Corrente

If you have "no place to go," come here!

Who then is "the government"?

[I think I'm going to sticky this. I mean, if the State isn't where we think it is... --lambert]

Michael Hudson:

Altogether, the post-2008 crash saw some $13 trillion in such obligations transferred onto the government’s balance sheet from high finance, euphemized as “the private sector” as if it were the core economy itself, rather than its calcifying shell. Instead of losing on their bad bets, bad loans, toxic mortgages and outright fraudulent claims, the financial institutions cleaned up, at public expense. They collected enough to create a new century’s power elite to lord it over “taxpayers” in industry, agriculture and commerce who will be charged to pay off this debt.

To get a sense of how that $13 trillion relates to other national projects, see this chart. Note also that TARP, at a trivial $700 billion, and coming at the end of the bailout process, had the role of (a) bringing the bailouts to "public" attention, (b) misdirecting attention to the billions, as opposed to the trillions*, and (c) normalizing them. (In this, as in so much else, the Obama and the Bush administration are more alike than different.) And now the bright side!

If there was a silver lining to all this, it has been to demonstrate that if the Treasury and Federal Reserve can create $13 trillion of public obligations – money – electronically on computer keyboards, there really is no Social Security problem at all, no Medicare shortfall, no inability of the American government to rebuild the nation’s infrastructure. The bailout of Wall Street showed how central banks can create money, as Modern Money Theory (MMT) explains. But rather than explaining how this phenomenon worked, the bailout was rammed through Congress under emergency conditions. Bankers threatened economic Armageddon if the government did not create the credit to save them from taking losses.

Even more remarkable is the attempt to convince the population that new money and debt creation to bail out Wall Street – and vest a new century of financial billionaires at public subsidy – cannot be mobilized just as readily to save labor and industry in the “real” economy. The Republicans and Obama administration appointees held over from the Bush and Clinton administration have joined to conjure up scare stories that Social Security and Medicare debts cannot be paid, although the government can quickly and with little debate take responsibility for paying trillions of dollars of bipartisan Finance-Care for the rich and their heirs.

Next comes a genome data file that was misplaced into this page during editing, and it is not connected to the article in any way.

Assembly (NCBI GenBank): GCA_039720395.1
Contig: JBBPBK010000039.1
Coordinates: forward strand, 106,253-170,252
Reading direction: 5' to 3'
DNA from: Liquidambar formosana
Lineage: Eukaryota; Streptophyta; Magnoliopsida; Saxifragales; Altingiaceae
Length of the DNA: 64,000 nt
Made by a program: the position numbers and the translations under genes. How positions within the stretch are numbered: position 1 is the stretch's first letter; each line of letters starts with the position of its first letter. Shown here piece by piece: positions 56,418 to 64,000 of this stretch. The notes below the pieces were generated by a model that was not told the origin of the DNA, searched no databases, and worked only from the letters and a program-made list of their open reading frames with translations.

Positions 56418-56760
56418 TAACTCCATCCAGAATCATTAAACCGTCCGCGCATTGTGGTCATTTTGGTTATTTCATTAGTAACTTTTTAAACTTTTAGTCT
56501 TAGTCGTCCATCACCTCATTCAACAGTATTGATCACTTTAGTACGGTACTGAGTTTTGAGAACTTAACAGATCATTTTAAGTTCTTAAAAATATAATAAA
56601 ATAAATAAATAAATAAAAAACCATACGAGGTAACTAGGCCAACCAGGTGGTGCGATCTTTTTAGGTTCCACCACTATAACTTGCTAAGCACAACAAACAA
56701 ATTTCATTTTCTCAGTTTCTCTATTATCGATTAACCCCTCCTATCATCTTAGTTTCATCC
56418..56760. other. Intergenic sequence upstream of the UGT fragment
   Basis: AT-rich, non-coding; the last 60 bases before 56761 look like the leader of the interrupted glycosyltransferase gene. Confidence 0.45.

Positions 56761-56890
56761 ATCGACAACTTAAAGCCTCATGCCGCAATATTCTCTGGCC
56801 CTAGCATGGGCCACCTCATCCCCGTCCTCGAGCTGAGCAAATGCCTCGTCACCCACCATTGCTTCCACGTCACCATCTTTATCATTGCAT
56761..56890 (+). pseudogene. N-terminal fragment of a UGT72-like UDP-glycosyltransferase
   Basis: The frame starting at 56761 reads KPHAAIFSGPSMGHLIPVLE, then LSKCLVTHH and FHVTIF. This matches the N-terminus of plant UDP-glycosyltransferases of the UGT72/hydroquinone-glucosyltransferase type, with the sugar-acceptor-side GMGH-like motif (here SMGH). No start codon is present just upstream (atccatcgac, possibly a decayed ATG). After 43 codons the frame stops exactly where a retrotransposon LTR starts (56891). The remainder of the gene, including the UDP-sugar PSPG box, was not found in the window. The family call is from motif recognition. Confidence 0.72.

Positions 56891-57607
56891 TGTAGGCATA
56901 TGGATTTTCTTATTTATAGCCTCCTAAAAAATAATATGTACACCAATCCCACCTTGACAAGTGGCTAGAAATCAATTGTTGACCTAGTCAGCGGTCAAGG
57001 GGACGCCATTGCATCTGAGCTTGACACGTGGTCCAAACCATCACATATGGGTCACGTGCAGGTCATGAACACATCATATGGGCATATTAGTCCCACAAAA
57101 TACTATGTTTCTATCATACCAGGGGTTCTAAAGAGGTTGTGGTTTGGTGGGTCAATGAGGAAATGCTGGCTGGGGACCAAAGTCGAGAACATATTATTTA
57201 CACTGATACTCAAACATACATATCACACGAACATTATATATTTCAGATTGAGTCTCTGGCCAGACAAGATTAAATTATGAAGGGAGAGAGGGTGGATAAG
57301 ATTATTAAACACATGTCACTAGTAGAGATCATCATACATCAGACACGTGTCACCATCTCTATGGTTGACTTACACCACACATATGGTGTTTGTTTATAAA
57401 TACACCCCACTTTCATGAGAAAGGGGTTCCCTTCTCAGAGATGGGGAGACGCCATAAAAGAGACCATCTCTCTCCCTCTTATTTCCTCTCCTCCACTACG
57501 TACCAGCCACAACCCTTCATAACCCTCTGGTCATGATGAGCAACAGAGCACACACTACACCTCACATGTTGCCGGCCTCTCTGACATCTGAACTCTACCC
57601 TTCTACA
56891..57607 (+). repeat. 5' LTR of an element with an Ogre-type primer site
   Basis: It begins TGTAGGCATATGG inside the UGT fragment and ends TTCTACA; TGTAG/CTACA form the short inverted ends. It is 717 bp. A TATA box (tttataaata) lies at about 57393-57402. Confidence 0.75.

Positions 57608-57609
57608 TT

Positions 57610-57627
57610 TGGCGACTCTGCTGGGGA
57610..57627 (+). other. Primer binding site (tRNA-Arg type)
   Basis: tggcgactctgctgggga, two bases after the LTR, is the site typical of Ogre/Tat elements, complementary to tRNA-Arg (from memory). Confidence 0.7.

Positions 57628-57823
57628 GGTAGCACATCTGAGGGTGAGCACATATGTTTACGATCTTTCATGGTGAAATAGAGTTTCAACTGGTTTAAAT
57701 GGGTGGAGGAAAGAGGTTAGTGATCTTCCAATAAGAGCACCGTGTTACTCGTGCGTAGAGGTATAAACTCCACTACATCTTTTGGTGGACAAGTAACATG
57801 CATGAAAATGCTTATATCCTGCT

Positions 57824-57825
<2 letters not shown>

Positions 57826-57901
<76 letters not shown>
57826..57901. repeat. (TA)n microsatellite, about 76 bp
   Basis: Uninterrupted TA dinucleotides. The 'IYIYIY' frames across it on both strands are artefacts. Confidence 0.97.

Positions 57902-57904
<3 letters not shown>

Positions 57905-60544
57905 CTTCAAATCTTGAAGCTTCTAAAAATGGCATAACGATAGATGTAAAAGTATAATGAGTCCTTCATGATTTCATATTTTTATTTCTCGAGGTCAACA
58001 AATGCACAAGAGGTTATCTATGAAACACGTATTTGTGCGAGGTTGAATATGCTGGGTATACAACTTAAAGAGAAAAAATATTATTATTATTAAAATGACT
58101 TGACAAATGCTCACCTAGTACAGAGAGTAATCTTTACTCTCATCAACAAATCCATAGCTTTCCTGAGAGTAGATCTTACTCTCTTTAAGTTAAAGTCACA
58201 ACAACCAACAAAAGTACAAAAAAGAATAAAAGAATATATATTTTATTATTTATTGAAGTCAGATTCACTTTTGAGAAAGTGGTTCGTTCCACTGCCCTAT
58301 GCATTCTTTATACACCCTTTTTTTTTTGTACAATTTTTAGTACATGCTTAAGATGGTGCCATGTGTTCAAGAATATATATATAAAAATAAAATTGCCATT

In other words, we already have MMT; we live under it. Money is the creation of the state, and is indeed used for "public purpose."

The real questions, then, are: (1) What is the state, and (2) who is "the public"?

NOTE * The largest upward transfer of wealth in world history, according to Jamie Galbraith.

UPDATE Another way of saying this is that the real operations of the state need to have attention paid, as much as the real operations of the financial system.

0
No votes yet

Comments

malagodi's picture
Submitted by malagodi on

the state is the apparatus. the question is why is it 'sovereign' in the 21st century?

Submitted by Hugh on

Transfer sounds so innocuous and I use the term myself, but it was looting, plain and simple and endlessly criminal.

Submitted by jcasey on

to get more people like my neighbors, friends, and family to see the "transfer" for what it was, and to understand that it becomes such even more of an atrocity in the context of the disemployment, impoverisation, sickening and outright murder of millions by the same "government".